Key Words
curvature; deflection; ductility; mid-span load; moment area theorem; RC beam

Address
Haytham Bouzid: Sciences and Technology Department, University of Tissemsilt, Algeria; Laboratory of Geomatics and Sustainable Development, University of Tiaret, Algeria
Benferhat Rabia, Tahar Hassaine Daouadji: Civil Engineering Department, University of Tiaret, Algeria; Laboratory of Geomatics and Sustainable Development, University of Tiaret, Algeria

Abstract
To investigate the mechanical behavior of large stud shear connector embedded in hybrid fiber-reinforced concrete (HFRC), a refined 3D nonlinear finite element (FE) model incorporating the constitutive model of HFRC was developed using ANSYS. Firstly, the test results conducted by the authors (He et al. 2017) were used to validate FE model of push out tests. Secondly, a total of 27 specimens were analyzed with various parameters including fiber volume fractions of HFRC, diameter of studs and HFRC strength. Finally, an empirical equation considering the contribution of steel fiber (SF) and polypropylene fiber (PF) was recommended to estimate the ultimate capacity of large stud shear connector embedded in HFRC.

Key Words
composite bridge; FE analysis; HFRC; large stud; push-out test

Address
Yu Liang He, Chong Zhang: College of Civil Engineering, Shaoxing University, Shaoxing 312000, China
Li Chao Wang: Hua Hui Group, Shaoxing, 312000, China
Ying Yang: College of Civil Engineering, Shaoxing University, Shaoxing 312000, China
Yi Qiang Xiang: College of Civil Engineering and Architecture, Zhejiang University, Hangzhou 310058, China

Abstract
Buckling restrained bracing (BRB) was firstly introduced in Japan construction industry in year 1989. With time, BRB performance has been advanced to self-centering BRB (SC-BRB) which has exceptional energy dissipation, addressing the improvement in the structure performance in post-seismic affect. Although the BRB performance specifications are defined in design codes of several countries, specific design provisions are not generally provided since BRBs are usually considered a manufactured device. Furthermore, most of review papers focused on BRB rather than SC-BRB. Thus, this paper explores the background of both BRB and SC-BRB. The importance of self-centering components in BRB and literature related to it have been studied. This review study also highlights the significance of corrosion-resistance materials in the configuring BRB and SC-BRB since most of such members are made of carbon steel that is susceptible to corrosion.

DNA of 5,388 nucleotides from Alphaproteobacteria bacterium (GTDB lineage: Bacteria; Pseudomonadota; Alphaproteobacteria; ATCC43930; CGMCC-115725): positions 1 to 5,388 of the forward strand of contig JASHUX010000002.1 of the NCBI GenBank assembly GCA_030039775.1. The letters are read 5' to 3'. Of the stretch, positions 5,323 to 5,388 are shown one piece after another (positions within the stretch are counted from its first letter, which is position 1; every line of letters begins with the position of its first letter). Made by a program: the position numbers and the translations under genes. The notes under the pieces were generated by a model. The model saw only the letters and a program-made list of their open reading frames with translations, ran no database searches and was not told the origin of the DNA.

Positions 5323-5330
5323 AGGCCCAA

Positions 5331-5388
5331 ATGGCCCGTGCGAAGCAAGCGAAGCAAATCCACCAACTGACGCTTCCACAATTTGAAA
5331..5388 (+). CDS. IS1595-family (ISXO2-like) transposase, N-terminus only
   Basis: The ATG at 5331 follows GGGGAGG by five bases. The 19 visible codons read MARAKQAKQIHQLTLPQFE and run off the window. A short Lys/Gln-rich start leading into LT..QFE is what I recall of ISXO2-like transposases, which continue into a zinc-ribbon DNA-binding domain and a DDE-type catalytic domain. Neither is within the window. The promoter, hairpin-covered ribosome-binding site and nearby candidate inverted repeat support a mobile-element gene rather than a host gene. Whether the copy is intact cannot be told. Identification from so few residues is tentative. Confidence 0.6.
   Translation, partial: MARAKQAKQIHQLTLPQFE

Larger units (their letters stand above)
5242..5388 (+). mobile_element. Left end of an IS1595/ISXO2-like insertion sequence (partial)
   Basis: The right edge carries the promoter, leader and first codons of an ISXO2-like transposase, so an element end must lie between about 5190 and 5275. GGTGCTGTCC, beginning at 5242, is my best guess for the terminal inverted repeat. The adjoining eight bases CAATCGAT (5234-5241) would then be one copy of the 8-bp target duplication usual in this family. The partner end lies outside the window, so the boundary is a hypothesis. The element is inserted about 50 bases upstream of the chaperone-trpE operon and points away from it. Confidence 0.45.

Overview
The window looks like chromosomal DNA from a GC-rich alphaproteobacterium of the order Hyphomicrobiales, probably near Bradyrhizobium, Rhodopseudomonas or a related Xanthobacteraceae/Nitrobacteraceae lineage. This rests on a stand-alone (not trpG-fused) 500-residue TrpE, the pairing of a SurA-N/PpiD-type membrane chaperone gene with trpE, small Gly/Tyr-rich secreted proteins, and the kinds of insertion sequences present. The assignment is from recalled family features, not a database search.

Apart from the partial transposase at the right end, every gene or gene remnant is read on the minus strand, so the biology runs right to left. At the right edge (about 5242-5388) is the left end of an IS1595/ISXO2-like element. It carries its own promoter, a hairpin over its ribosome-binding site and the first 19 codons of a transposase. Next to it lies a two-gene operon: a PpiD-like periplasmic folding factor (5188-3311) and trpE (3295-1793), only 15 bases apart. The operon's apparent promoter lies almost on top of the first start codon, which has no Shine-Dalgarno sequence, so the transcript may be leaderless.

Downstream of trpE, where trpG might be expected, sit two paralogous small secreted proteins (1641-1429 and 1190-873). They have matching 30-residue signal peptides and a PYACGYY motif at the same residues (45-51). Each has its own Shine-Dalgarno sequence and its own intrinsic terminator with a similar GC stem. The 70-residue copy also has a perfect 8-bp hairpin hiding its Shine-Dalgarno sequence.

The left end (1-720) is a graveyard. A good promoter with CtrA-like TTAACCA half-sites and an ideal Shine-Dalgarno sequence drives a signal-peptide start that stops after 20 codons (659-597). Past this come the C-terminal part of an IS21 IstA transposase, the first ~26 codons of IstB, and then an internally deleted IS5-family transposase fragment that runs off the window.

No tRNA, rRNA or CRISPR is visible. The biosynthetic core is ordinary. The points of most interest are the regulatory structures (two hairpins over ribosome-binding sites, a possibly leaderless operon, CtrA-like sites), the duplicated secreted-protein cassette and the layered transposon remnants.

Key Words
bracing system; buckling restrained bracing (BRB); cyclic loading test; energy dissipation; residual deformation; self-centering BRB (SC-BRB)

Address
Syed Muhammad Bilal Haider: Department of Civil and Environmental Engineering, Incheon National University, Incheon, South Korea
Dongkeun Lee: Department of Civil and Environmental Engineering, Southern University and A&M College, Baton Rouge, Louisiana, USA

Abstract
In this paper, we present a new method to calculate interface warping functions for the analysis of beams with geometric and material discontinuities in the longitudinal direction. The classical Saint Venant torsion theory is extended to a three-dimensional domain by considering the longitudinal direction. The interface warping is calculated by considering both adjacent cross-sections of a given interface. We also propose a finite element procedure to simultaneously calculate the interface warping function and the corresponding twisting center. The calculated interface warping functions are employed in the continuum-mechanics based beam formulation to analyze arbitrary shape cross-section beams with longitudinal discontinuities. Compared to the previous work by Yoon and Lee (2014a), both geometric and material discontinuities are considered with fewer degrees of freedom and higher accuracy in beam finite element analysis. Through various numerical examples, the effectiveness of the proposed interface warping function is demonstrated.

Key Words
beams; continuum-mechanics based beam; finite element method; longitudinal discontinuity; torsion; warping

Address
Dong-Hwa Lee, Hyo-Jin Kim and Phill-Seung Lee: Department of Mechanical Engineering, Korea Advanced Institute of Science and Technology, 291 Daehak-ro, Yuseong-gu, Daejeon 34141, Republic of Korea


Techno-Press: Publishers of international journals and conference proceedings.       Copyright © 2022 Techno-Press
P.O. Box 33, Yuseong, Daejeon 34186 Korea, Tel: +82-2-736-6800 (SCS, EAS, WAS, ANR) +82-42-828-7995 (GAE, SEM, SSS, CAC) Fax : +82-2-736-6801, Email: info@techno-press.com